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Shakeout helps FSA recruit staff

THE CITY jobs shake-out has come to the aid of the Financial Services Authority (FSA), putting an end to a recruitment crisis that threatened to compromise the City watchdog's effectiveness in its first year.

Howard Davies, FSA chairman, said yesterday that with more people coming on to the jobs market, the gap that led the authority to underspend its budget by pounds 10m last year was close to being closed. Average pay in the City rose by 5 per cent last year, he said.

"The difficult areas where City salaries have raced away are lawyers, accountants and compliance officers in the securities area. These have been difficult to recruit over the past 12 months," he said.

The SFA head count is now up to 1,800, 4 to 5 per cent below the target of 1,900. Last June, turnover hit 20 per cent. "Mergers and down-sizing have been putting on the market the kind of people we would recruit," Mr Davies said.

The high turnover caused by integrating the various regulators, the move to Canary Wharf and the difficulty in finding replacements has put unacceptable pressure on existing staff and delayed some projects.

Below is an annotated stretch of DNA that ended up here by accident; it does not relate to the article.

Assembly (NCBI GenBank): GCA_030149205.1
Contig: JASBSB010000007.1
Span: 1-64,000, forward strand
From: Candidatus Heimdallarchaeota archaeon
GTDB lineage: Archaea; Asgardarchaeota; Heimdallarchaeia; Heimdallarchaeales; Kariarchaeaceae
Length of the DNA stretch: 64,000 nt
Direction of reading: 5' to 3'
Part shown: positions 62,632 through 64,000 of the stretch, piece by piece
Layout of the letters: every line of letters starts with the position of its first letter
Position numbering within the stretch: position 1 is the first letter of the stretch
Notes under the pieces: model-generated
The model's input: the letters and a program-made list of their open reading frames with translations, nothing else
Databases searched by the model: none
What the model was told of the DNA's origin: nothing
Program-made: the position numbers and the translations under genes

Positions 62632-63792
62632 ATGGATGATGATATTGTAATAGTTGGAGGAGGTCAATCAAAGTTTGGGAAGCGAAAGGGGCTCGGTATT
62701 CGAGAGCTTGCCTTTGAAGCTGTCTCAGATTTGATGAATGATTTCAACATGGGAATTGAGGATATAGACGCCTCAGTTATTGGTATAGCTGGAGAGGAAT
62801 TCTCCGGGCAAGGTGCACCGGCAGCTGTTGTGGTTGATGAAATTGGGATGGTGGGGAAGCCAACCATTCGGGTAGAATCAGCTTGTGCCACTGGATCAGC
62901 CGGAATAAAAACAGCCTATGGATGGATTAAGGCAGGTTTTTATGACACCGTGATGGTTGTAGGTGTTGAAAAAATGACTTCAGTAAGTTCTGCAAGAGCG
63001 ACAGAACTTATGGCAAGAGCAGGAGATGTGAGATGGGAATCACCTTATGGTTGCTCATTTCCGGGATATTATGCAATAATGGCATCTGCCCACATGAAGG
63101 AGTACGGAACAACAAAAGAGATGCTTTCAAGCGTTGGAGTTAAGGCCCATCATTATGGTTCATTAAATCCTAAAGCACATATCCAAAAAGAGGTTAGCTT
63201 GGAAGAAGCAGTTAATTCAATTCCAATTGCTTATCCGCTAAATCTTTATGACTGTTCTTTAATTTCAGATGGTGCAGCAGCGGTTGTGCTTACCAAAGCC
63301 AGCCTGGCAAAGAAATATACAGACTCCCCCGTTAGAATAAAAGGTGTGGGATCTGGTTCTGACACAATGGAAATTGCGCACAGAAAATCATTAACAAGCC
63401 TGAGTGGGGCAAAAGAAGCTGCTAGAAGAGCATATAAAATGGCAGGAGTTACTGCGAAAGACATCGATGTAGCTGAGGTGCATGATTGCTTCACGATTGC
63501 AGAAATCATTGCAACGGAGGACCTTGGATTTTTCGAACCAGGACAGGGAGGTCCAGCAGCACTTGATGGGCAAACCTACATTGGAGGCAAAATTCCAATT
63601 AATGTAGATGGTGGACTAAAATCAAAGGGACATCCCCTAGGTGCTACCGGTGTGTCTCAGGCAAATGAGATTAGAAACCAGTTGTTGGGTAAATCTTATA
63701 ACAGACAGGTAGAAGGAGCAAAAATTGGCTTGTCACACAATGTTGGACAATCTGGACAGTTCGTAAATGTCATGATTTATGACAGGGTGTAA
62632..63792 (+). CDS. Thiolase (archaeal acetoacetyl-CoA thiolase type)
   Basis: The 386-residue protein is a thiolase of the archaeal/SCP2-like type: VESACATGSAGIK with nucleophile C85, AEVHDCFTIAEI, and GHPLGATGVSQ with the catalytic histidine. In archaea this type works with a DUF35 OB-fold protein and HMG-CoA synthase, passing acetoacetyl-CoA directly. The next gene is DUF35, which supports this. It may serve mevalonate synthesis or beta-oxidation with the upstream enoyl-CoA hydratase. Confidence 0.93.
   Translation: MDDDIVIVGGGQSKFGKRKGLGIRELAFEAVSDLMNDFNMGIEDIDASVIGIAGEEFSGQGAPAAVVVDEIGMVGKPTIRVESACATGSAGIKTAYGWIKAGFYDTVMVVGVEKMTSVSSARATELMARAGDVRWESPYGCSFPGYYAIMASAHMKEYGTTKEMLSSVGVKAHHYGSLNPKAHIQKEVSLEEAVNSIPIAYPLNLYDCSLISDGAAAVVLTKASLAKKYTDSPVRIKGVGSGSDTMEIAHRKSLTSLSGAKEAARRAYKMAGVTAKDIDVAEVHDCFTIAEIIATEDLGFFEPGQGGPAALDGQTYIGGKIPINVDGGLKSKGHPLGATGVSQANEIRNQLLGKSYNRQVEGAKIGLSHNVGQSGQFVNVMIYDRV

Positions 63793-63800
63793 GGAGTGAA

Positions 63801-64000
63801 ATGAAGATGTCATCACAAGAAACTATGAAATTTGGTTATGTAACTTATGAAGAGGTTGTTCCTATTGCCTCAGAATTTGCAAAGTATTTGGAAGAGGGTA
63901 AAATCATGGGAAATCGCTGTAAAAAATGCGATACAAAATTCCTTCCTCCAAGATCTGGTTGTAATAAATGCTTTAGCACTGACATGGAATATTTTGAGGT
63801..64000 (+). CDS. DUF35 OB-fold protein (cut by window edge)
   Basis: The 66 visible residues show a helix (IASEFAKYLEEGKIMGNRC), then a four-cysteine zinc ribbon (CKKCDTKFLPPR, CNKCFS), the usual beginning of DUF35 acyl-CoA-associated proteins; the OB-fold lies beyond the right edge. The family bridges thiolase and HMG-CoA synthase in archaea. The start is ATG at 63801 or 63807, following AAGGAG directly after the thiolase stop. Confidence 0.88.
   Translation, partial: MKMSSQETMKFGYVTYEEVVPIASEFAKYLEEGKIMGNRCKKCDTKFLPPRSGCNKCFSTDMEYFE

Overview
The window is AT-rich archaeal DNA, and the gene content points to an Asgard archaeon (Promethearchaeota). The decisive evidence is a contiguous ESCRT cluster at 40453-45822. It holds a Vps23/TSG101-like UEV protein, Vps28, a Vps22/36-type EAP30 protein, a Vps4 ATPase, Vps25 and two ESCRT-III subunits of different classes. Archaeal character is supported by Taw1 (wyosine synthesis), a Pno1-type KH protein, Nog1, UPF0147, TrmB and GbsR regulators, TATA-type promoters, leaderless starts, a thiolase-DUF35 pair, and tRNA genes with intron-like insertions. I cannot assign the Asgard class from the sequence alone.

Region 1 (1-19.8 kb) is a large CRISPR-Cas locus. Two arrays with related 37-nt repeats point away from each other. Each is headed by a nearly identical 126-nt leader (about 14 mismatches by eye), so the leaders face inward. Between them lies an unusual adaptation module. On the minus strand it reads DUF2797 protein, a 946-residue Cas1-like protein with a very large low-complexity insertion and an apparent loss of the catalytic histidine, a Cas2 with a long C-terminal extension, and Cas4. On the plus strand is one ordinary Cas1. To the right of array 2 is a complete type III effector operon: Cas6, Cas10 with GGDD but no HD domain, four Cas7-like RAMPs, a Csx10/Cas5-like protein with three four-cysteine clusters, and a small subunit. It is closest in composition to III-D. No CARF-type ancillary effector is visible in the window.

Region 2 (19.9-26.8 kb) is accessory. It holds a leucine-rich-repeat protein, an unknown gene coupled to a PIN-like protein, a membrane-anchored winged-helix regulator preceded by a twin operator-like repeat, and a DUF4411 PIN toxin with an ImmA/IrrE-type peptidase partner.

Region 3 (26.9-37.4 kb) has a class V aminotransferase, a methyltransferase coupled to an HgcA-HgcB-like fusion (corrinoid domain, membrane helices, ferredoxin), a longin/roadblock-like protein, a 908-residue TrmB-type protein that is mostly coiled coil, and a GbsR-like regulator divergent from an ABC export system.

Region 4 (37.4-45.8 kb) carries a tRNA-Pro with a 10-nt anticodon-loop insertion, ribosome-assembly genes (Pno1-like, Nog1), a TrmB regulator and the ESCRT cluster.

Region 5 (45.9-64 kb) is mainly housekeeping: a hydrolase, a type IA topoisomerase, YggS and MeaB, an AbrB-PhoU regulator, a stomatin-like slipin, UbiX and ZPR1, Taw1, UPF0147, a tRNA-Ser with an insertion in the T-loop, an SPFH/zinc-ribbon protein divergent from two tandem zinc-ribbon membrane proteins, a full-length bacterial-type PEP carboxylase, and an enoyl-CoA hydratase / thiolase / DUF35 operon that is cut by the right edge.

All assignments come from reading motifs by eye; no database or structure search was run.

The FSA claims to offer salaries competitive with comparable City firms, but it cannot match the large bonus elements of City packages.

The higher staff level means that the control total for the FSA budget next year will rise by 9 per cent to pounds 158.5m, although that figure is just 1.9 per cent higher than the pounds 145m the FSA would have spent if it had had its full staff complement in 1998/99, a fall in real terms. Salaries are the biggest item in the FSA budget, accounting for pounds 104.6m or 66 per cent.

Mr Davies said the costs associated with the move to Canary Wharf were pounds 13m last year, but savings in terms of lower support costs were already being made.

The banks have also gained a one-off saving of pounds 30m as a result of the shift to the FSA's fee-based system.